By Laura E Cox
There are two main ways to listen to audio online: by streaming (listening to the item where it is hosted including podcasts and live broadcast) and downloading (storing the files on your computer memory space) and each comes with pros and cons.
Other sites such as Kazaar and Limewire were created to provide desktop items available to download, enabling users to contribute to peer-to-peer audio sharing. These sites have been criticised in the past for the transfer of viruses, and there are ethical issues involving the sharing of both audio and video. Thus, when going to the Limewire site, the user is greeted by the following message:
This is an official notice that LimeWire is under a court-ordered injunction to stop distributing and supporting its file-sharing software. Downloading or sharing copyrighted content without authorization is illegal.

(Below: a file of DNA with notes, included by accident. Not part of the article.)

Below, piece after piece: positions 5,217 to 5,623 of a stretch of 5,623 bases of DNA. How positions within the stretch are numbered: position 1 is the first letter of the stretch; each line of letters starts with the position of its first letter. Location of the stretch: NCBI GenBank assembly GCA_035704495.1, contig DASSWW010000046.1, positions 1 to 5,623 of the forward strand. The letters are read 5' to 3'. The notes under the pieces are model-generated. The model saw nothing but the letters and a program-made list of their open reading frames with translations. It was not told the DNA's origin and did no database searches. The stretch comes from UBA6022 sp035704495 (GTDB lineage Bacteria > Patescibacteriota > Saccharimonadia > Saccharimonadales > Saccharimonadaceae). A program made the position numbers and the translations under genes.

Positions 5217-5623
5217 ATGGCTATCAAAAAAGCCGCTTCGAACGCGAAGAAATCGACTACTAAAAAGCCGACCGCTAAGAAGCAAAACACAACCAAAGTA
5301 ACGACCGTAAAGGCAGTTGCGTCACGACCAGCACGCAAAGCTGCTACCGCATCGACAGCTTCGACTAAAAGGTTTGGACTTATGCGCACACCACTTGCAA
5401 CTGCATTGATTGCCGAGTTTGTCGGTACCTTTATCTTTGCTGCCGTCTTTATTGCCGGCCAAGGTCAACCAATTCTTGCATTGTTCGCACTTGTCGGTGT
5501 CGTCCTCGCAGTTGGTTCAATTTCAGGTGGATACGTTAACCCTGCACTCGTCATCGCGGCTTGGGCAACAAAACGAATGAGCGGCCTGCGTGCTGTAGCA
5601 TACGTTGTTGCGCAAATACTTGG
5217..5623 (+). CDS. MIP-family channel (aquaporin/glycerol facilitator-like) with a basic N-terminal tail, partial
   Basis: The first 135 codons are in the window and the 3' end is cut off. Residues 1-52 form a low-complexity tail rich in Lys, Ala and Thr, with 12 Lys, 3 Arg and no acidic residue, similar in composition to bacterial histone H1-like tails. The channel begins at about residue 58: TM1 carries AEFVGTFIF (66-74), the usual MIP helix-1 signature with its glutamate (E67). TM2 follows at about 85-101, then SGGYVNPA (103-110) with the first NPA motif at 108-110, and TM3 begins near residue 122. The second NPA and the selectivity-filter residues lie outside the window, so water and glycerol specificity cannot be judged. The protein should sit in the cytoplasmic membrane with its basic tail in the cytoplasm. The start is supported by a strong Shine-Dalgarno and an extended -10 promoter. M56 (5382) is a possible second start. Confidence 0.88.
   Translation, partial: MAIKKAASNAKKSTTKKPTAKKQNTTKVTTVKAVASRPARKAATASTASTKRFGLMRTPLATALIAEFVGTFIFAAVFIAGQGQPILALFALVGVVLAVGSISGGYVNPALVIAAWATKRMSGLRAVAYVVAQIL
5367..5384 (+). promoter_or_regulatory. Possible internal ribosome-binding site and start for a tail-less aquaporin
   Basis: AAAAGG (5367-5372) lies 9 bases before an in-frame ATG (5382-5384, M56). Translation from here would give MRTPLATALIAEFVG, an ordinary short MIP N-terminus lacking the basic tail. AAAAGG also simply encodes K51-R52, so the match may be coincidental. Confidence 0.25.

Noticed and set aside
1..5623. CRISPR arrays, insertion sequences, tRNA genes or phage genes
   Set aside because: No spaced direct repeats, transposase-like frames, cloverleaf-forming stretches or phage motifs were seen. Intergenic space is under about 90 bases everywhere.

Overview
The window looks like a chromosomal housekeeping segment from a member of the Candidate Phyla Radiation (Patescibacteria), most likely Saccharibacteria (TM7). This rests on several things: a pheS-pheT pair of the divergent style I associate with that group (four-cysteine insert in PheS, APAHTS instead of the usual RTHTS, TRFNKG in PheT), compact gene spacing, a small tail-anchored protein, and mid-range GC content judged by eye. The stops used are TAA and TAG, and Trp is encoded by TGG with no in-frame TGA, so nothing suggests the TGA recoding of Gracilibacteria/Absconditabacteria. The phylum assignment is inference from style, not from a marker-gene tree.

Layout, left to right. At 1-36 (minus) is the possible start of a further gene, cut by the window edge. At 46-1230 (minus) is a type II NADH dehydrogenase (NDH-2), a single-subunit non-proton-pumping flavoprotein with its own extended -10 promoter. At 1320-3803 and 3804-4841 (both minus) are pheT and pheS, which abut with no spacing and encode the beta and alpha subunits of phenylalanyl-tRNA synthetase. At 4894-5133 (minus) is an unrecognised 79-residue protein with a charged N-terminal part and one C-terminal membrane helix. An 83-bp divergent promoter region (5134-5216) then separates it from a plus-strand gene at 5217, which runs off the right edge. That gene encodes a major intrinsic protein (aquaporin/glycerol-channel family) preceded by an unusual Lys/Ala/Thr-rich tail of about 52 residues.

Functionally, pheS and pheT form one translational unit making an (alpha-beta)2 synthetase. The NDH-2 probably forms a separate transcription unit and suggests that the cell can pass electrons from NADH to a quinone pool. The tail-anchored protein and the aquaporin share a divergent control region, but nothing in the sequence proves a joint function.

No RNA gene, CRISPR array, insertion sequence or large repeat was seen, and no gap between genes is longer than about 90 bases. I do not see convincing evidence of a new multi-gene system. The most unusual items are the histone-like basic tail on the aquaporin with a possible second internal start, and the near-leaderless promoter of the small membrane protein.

When it comes to offering content from your own website, there are plenty of places to access streaming technology, including this one which comes with a ‘how-to’ step by step guide to streaming music from your website.
It is not possible to download radio broadcasts, due to ‘rights reasons’.
In the help section of the website, it says:
‘Certain content, including full-length music tracks, can only be offered with digital rights management protection (DRM), and we don’t yet have permission from the BBC Trust to offer radio content with DRM.
‘However, you can still listen to almost all radio programmes on BBC iPlayer as audio streams, which can be played up to seven days after the programme’s original broadcast.’
What do you think? Is the internet taking over?